It sounds so simple: you set up the EEG headset and then start to measure a number of emotions and motivations. However, to translate raw brain data to clear insights demands quite the analysis. In this blog, we will address the EEG data-analysis.EEG data can be analyzed in two different ways. One way is quantitative analysis, where the means of the group are used. Another way is qualitative analysis, where specific strengths and weaknesses of an advertisement, website, or shop are highlighted. How do this analyses work?
Basic principles of the analysis
Our portable EEG headset not only enables advertisement and website research in our living room lab in Utrecht, but also at location in a shop. After conducting the research, we start the analysis where we pave the way through the subconscious brain of the participants.
We analyze the EEG data in two different ways, which we will further discuss in this blog:
- The quantitative analysis is carried out for advertisement research and retail research. For these analyses, we aggregate the data of all participants and draw conclusions for the advertisement or shop in its entirety. Quantitative research is aimed at predicting success or to select the most effective option from a set of alternatives. For example: which shelf arrangement evokes the most desire?
- The qualitative analysis is performed for advertisement research, retail research, and usability research. For each participant, we check each second of the research to see how their emotions and motivations fluctuate over time. That way, we can give specific recommendations per subject.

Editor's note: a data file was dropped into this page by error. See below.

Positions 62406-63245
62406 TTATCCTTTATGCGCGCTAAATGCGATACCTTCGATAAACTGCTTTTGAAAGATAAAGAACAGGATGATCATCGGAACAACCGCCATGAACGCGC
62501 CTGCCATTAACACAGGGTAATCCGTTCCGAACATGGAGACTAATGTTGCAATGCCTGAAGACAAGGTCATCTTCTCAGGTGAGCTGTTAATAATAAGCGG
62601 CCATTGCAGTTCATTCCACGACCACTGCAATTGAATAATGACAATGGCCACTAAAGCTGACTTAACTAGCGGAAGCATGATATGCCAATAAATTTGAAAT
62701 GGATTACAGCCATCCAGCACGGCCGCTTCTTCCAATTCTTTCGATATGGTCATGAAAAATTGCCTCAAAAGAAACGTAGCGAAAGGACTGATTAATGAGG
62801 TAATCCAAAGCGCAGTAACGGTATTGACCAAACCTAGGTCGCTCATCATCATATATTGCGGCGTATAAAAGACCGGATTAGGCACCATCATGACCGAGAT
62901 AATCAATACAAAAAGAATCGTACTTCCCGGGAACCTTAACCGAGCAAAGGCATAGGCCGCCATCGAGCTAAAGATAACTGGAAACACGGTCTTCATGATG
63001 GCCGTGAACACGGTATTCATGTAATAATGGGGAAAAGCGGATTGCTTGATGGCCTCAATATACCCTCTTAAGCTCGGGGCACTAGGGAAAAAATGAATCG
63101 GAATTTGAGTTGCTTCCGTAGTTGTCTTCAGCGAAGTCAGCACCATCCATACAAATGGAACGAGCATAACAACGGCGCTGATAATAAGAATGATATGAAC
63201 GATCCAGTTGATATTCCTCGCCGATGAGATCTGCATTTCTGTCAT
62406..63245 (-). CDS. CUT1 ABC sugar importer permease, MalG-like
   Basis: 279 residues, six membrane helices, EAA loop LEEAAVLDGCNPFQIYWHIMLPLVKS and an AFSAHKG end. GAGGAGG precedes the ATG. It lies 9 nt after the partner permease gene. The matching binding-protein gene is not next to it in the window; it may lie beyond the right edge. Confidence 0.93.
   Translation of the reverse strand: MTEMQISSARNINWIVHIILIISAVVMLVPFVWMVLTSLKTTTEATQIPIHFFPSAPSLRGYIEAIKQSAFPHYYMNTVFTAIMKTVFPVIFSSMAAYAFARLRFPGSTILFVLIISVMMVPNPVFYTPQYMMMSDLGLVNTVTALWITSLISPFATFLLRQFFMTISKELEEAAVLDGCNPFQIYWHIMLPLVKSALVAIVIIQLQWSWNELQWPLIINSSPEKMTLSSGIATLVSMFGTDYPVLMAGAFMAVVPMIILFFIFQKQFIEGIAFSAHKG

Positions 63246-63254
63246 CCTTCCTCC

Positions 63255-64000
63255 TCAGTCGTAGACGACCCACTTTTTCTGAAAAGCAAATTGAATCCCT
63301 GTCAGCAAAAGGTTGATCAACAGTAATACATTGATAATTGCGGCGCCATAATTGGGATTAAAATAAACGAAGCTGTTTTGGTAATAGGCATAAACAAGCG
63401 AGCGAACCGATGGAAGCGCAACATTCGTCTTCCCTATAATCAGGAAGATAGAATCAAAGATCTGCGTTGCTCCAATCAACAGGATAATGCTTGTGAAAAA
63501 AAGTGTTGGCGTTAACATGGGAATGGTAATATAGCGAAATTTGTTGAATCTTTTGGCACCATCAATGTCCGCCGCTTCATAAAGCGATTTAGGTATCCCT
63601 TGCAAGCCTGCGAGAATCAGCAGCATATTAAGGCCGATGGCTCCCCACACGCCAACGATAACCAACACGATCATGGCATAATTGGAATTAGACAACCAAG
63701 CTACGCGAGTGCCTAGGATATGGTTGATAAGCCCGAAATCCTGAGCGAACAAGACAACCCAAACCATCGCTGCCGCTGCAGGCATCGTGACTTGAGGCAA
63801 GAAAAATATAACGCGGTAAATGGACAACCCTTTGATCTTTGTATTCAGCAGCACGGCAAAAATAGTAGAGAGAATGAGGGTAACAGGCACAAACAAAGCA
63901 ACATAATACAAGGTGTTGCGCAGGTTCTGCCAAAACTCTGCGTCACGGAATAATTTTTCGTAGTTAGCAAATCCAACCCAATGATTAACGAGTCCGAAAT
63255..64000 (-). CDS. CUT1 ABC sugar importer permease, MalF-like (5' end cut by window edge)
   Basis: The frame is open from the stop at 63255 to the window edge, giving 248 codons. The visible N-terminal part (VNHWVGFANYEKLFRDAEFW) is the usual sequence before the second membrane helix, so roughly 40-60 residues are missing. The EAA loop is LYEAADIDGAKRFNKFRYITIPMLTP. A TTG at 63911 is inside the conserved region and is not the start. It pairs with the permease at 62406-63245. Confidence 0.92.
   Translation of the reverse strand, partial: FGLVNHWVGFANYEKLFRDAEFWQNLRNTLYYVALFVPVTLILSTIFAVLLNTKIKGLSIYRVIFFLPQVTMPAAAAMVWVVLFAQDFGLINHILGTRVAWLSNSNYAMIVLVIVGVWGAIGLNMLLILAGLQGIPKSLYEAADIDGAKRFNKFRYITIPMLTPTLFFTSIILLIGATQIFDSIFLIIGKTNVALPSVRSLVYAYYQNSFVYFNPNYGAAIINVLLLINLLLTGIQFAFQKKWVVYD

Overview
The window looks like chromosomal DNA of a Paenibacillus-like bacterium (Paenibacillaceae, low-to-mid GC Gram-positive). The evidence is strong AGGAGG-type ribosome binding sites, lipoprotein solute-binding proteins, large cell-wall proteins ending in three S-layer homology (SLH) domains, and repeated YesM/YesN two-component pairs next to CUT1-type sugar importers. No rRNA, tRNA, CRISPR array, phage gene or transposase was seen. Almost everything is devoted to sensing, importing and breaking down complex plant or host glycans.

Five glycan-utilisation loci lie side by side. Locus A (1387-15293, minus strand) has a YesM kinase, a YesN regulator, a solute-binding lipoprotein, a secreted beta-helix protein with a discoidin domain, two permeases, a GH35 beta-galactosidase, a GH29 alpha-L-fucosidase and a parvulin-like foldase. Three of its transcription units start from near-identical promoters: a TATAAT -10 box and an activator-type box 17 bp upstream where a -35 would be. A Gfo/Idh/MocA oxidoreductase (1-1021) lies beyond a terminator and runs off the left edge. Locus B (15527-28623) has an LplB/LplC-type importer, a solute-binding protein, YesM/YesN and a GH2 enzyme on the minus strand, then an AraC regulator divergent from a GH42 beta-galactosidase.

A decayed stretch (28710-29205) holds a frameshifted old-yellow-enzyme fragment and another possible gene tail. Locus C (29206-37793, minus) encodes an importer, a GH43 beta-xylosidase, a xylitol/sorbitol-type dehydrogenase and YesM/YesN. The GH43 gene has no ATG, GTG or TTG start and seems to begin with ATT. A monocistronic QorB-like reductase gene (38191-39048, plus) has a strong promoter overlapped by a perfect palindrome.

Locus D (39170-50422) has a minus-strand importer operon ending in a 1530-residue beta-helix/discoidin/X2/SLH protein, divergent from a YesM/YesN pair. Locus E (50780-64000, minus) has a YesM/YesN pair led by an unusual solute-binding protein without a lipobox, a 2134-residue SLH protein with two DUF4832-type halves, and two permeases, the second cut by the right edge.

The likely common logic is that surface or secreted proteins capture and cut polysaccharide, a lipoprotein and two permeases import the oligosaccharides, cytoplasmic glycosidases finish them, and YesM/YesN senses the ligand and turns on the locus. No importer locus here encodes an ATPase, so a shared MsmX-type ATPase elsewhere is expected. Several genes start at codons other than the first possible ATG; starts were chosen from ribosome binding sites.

For these two analyses we use four different EEG-metrics:
(For an explanation about the different metrics, read our blog: Which EEG-metrics do we use when analyzing brain activity in neuromarketing research?)
How well will my advertisement perform within a standard advertising block on tv? Will people buy more Vanish Gold after seeing a 30 second stain challenge in an advertisement? Will my product be remembered next year? Questions like this can be answered using the quantitative brain data in advertisement research.
We compare the mean score of the researched advertisement with the mean score of several standard tv advertisements on three levels: Desire (Attract vs. Avoid), Workload, and Attention.
The ideal workload of an advertisement is within a range of 0.4 to 0.7. Beneath these levels, the advertisement is too boring; above these levels, it is too complicated. Attention and Desire should both be as high as possible, to be able to lead to high memorability and more sales.
As opposed to our quantitative analysis of advertisement research, we deliver our recommendations in qualitative analysis per scene. This way, we can check precisely whether the moment where the stain is removed has the desired brain effect the makers tried to accomplish.
In this image, you can see an example of the brain data we analyzed for an advertisement. Here, the orange graph represents Desire (with a zero line to distinguish attraction and avoidance), the dark blue graph respresents Attention, the green graph represents Distraction, and the light blue graph represents the participants’ Workload.